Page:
The "Bluffton State of Mind" is in jeopardy, according to about 150 Bluffton parents who attended Monday night's Beaufort County schools town hall meeting.
The threat: the new Bluffton high school being built to ease overcrowding.
At a meeting intended to discuss proposed new attendance zones, the seats of Bluffton High School's auditorium were filled as many parents and community members "prayed" that school board members and district officials consider keeping one athletics program between Bluffton High and the-soon-to-be-built school.
"You don't understand the 'Bluffton State of Mind,' " Bluffton Town Councilman Fred Hamilton Jr. said at the meeting. "The school board has decided to build two schools and we have come to accept this, but now can the board accept keeping us unified and finding a way to make this work for our community?"
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The board voted in October to build two new schools -- a prekindergarten through eighth grade elementary school and a ninth- through 12th-grade high school -- after many meetings and months of discussion.
During those meetings, board members considered plans that would build onto Bluffton High to create a mega-school, as well as plans that would make the new school a choice magnet program, with athletics remaining at Bluffton High.
On Monday, Bluffton Mayor Lisa Sulka said the latter idea was on the right track. She suggested a concept that would make Bluffton High and the New Riverside-area high school a two-location campus that would keep the Bluffton High name and the Bobcat athletics mascot, she said.
"I see these two schools being two miles apart and almost being like a campus under the same umbrella," Sulka said. "So they are offering different academic programs but keeping the same athletic program and keeping this community united."
Many people voiced support for such a concept.
A Bluffton High football coach who has been with the district for many years said he understands Bluffton is growing but thinks there is a way to keep the athletics program together.
"We have to be sensible about this," coach Brother Kitty said. "It took us 20 years to build this program the way it is, so why would we cut it in half?"
Former board member Al Stern, who also served as chairman of the finance committee, said it would be fiscally smart to have one athletics program so the district wouldn't need to build multiple stadiums and arenas.
"To me, that idea of two buildings under the same Bluffton High School makes a lot of sense," Stern said. "I would think the board and the district would want to save money where they could."
One Bluffton High teacher, Alan Dunson, said he loved the idea of a larger campus.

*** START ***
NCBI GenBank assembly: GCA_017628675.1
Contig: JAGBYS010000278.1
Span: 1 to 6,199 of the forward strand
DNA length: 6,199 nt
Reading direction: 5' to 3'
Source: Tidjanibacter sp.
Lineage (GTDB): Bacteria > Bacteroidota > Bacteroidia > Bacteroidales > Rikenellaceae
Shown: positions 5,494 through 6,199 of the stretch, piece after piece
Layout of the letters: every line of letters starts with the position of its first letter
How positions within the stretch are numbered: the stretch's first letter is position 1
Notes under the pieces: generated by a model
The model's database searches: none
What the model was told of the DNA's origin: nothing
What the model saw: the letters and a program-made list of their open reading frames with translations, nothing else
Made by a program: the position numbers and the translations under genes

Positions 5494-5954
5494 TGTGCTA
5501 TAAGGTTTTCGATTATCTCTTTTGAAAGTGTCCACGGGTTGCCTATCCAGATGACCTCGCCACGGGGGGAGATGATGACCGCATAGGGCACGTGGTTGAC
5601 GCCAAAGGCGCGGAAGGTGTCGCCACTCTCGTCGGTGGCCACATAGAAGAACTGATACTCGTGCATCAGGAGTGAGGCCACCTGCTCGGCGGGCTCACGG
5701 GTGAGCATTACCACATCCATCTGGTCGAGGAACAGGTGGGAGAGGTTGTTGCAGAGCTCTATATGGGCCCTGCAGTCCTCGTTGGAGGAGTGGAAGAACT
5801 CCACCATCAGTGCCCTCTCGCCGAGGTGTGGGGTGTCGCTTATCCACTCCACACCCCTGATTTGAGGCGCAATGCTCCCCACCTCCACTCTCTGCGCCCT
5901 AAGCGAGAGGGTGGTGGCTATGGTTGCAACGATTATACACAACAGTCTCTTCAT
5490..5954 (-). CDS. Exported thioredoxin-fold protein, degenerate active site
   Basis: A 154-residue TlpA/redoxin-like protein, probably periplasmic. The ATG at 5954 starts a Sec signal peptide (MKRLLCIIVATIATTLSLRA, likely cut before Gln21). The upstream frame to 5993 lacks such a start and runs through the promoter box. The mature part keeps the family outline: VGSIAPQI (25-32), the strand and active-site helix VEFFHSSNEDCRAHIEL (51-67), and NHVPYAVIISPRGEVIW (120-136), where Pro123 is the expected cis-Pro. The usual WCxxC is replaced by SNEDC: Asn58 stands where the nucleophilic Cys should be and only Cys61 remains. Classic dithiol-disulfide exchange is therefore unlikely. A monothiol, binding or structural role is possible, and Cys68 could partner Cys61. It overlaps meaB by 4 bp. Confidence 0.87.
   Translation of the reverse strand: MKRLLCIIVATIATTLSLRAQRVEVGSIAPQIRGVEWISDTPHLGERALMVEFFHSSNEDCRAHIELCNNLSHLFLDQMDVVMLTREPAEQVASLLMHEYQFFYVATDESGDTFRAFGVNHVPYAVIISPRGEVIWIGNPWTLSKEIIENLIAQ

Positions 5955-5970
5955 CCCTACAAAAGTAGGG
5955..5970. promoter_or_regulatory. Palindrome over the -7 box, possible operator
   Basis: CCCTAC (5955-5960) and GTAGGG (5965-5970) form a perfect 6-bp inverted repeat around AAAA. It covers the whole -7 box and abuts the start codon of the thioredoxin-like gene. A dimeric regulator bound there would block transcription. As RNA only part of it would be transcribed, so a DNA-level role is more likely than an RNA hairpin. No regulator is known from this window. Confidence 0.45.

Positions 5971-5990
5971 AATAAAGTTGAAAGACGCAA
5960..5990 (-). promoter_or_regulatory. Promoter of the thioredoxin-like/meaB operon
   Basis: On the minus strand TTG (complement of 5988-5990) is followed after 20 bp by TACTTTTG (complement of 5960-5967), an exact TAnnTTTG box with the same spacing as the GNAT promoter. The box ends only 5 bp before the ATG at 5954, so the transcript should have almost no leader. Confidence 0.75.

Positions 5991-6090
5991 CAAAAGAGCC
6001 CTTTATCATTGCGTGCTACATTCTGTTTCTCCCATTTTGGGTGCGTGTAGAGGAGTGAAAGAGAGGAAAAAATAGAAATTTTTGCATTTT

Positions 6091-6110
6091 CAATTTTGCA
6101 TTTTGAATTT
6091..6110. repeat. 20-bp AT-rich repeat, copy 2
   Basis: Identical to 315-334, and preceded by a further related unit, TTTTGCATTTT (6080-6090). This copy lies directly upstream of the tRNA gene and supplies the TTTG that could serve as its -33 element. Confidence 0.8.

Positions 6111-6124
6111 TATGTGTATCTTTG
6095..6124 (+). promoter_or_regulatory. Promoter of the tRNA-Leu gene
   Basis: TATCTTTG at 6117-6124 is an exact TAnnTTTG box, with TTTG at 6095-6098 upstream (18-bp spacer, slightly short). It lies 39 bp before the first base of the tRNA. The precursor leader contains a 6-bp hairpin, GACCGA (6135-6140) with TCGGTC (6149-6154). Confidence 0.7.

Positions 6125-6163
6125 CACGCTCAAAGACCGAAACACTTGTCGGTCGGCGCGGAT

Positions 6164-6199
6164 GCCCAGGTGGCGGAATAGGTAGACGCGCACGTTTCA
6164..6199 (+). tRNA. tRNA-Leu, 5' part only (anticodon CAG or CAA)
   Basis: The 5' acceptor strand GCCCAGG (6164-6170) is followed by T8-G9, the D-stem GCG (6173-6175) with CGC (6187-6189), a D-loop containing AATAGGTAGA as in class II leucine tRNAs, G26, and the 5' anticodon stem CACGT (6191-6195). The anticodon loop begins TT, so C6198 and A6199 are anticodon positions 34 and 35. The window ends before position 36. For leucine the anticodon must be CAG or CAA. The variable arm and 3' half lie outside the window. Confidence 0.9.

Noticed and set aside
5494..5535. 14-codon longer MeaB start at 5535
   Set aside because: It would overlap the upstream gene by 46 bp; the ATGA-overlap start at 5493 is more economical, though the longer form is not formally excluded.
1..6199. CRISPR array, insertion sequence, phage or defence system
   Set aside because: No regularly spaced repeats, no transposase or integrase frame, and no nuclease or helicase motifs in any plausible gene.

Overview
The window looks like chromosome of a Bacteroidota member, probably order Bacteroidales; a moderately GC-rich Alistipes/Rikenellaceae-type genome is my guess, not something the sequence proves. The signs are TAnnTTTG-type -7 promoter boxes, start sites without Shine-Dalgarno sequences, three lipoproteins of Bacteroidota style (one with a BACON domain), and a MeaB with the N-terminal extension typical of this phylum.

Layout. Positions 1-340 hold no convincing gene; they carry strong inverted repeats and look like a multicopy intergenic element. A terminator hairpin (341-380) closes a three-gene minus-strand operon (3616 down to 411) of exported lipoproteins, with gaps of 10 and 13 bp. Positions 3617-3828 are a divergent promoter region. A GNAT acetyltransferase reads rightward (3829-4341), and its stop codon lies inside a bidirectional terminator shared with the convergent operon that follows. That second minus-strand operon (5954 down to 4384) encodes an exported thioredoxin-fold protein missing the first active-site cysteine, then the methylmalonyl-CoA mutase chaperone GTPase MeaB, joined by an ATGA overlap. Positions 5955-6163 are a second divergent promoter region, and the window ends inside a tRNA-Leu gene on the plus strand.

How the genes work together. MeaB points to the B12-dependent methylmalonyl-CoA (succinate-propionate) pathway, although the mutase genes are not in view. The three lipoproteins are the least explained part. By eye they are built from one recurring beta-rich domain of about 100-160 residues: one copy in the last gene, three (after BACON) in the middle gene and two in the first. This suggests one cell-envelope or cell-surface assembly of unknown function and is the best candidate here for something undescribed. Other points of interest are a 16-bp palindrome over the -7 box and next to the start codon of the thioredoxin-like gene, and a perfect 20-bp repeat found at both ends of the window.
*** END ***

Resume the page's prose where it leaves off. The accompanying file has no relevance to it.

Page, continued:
"If this idea is not a good idea or is not legitimate or not logistically possible, I would love to know why not," he said.
Superintendent Jeffrey Moss said parents would be hard-pressed to find a school with more than 1,000 students that didn't have its own athletic programs and other extracurricular activities. The design for the new high school includes the facilities for a full athletics program, he said.
"If what you really are after is building that character trait that athletics build in a young adult, then what you really would want is more students to participate, and that's what two schools would do," Moss said. "In my mind, the decision to build the school and the full athletic complement has already been made."
Several of the board members -- including Evva Anderson and Mary Cordray, who represent the Bluffton area -- said they agree.
Many parents said they worried the board members had already made up their minds and weren't listening to their concerns and comments. Board members assured them they were taking into account everything being said, however.
"They are saying we don't get it, but I think we feel like they haven't paid attention to all the decisions we've made and conversations we've had about this," Anderson said. "This is a new concept, but I felt like we decided on this when we voted in October to build the new schools."
One student who spoke at the meeting said she thinks the second high school -- with its own programs -- could be a positive for the community. Bluffton High is too crowded and another high school is needed, senior Rebecca Gray said.
"At Bluffton High, the teams and other activities are so competitive, and it is really hard to get on them and participate, and I think it's fair to say that we as students deserve that opportunity," said Gray, who is battalion commander for the Junior ROTC program at the school. "We would have more room for sports and leadership opportunities."
Moss and several board members said that's the key thing to remember -- that the changes will alter the environment and opportunities for students, academically and athletically.
"It boils down to what we believe in this county is a viable academic program," Moss said. "I understand athletics, folks, but we also are a little bit about academics, and we have to plan for and provide for both."
Follow reporter Sarah Bowman at twitter.com/IPBG_Sarah.
- School board hears concerns from Moss Creek parents at first meeting, February 3, 2014
- Committee decides on attendance zone plan to take to community, January 30, 2014
- School board decides to build two new schools in Bluffton, October 1, 2013
- Parents speak out on options to address overcrowding in Bluffton schools, September 18, 2013
- Parents have questions but voice support for proposed new Bluffton schools, September 10, 2013